Oslo Sports Trauma Research Center

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Information about project titled 'Alpine collision injuries - a 6-year injury registration'

Alpine collision injuries - a 6-year injury registration

Details about the project - category Details about the project - value
Project status: Published
Project manager: Roar Rønning
Coworker(s): Tom Gerner, Kjetil Dalheim, Lars Engebretsen


New alpine venues were built in the Lillehammer area in connection with the Olympic Winter Games in 1994. An increase in numbers of alpine and telemark skiing and snowboarding injuries has been seen as a result of more skiers in the slopes. The introduction of snowboarders in the alpine slopes were thought by many to be a hazard regarding collision injuries.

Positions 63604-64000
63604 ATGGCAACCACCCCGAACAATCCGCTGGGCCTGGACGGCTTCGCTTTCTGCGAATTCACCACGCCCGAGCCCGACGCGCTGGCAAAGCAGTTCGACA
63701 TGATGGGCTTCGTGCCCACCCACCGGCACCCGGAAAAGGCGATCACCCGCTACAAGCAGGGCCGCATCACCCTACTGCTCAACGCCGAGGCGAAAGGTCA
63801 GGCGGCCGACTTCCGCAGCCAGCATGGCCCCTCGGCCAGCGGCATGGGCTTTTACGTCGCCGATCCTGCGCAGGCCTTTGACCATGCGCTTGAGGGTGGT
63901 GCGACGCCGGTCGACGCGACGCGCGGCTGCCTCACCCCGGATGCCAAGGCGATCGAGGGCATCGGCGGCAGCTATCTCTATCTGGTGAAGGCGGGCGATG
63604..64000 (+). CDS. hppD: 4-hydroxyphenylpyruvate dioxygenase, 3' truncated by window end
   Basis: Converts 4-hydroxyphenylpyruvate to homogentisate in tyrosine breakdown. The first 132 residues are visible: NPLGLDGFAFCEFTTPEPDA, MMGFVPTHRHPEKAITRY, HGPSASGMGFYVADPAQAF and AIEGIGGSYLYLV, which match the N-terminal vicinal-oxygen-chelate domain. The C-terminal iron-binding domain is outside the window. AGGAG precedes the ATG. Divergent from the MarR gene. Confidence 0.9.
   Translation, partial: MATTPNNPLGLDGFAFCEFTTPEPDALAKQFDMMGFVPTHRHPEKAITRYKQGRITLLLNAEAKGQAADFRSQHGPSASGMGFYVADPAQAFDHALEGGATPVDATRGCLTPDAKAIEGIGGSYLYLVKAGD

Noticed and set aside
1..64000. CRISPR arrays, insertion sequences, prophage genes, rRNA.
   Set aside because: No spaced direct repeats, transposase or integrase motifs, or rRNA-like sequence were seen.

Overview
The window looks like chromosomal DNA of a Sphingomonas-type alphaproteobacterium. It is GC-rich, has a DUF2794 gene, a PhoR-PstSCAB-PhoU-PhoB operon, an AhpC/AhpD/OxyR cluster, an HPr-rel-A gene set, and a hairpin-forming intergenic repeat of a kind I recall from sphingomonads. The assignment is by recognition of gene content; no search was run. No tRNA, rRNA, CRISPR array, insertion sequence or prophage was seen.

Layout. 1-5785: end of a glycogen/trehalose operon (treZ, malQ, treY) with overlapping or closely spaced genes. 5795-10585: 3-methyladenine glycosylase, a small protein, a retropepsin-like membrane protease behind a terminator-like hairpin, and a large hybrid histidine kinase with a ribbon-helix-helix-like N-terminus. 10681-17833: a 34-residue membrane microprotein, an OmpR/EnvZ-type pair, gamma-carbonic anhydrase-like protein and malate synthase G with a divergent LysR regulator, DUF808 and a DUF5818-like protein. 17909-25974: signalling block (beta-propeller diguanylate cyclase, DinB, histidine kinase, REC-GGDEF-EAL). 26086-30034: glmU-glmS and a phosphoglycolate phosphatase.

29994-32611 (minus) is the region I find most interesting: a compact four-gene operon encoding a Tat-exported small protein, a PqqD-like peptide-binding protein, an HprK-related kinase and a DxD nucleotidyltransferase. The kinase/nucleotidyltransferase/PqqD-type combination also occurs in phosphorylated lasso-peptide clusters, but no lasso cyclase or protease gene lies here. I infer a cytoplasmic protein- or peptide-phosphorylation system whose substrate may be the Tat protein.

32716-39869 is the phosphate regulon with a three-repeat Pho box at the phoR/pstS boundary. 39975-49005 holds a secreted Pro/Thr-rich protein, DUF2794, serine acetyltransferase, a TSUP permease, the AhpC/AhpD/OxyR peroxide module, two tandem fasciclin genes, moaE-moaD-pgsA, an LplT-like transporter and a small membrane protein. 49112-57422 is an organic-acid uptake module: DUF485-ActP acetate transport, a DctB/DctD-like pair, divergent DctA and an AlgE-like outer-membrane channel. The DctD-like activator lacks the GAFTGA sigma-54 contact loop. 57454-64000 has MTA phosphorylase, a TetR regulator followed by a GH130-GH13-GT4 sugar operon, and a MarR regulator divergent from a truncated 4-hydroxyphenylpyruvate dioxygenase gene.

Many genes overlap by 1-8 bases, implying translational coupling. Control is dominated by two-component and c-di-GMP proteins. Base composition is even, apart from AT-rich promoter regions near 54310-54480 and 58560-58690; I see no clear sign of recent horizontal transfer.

The aim of our study was to investigate the relationship between collision injuries and type of equipment, and calculate the incidence rate per 100 injuries (IR). Data from the Injury Register at Oppland Central Hospital Lillehammer (OCHL) were used. Injuries from the six-year period from the winter season 1995 to 2000 were included. In this period 4692 (17,7 %) of 26547 injuries were skiing injuries (cross-country and ski-jump included).
In alpine skiing 1632 skiers were injured, 233 because of a collision, IR = 14,7 (95 % CI = 12,6 to 16,2). In telemark skiing 22 collisions in 166 injuries, IR = 13,3 (95 % CI = 8,7 to 20,1). In snowboarding 66 collisions in 922 injuries, IR = 7,2 (95 % CI = 5,6 to 9,1). This shows a significant lower rate of being injured because of a collision when snowboarding compared to alpine skiing. From our earlier studies on skiing injuries we know that snowboarders have a three to four times higher risk of injury than alpine and telemark skiers.
It has been a significant decrease in the total incidence rate of collision injuries from 17,3 (95 % CI = 14,9 19,9) in the winter seasons 1995 to 1997, to 7,9 (95 % CI = 6,6 to 9,3) in the seasons 1998 to 2000.

Our study does not support the view that introduction of snowboarding has given rise to more collision injuries in the alpine areas.